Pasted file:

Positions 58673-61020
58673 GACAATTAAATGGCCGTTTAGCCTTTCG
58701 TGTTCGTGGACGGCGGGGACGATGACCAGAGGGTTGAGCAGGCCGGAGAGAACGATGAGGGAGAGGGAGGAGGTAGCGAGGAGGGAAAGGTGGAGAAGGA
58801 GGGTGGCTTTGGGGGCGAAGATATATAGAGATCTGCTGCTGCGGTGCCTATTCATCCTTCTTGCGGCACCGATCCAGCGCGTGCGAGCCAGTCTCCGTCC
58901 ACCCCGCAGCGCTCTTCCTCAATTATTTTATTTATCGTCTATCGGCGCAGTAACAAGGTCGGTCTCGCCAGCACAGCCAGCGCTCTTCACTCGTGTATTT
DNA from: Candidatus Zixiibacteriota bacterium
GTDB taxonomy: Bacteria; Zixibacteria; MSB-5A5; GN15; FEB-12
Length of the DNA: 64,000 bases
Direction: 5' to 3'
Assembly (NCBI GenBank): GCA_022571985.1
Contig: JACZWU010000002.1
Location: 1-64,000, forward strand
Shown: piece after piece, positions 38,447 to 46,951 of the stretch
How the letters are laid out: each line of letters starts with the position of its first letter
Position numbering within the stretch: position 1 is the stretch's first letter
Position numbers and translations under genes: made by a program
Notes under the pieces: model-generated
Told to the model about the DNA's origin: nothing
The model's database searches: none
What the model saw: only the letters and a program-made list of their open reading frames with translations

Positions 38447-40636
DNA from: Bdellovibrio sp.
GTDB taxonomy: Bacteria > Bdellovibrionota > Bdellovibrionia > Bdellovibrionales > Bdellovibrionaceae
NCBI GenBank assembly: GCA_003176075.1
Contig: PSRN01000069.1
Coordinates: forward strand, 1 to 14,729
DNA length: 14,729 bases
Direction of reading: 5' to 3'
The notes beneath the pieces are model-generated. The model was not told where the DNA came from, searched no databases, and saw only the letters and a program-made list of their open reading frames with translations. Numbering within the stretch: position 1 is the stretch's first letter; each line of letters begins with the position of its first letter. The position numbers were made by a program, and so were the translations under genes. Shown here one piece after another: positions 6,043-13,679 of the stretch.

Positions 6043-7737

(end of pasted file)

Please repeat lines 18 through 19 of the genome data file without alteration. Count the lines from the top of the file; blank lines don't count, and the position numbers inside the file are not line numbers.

Told to the model about the DNA's origin: nothing
The model's database searches: none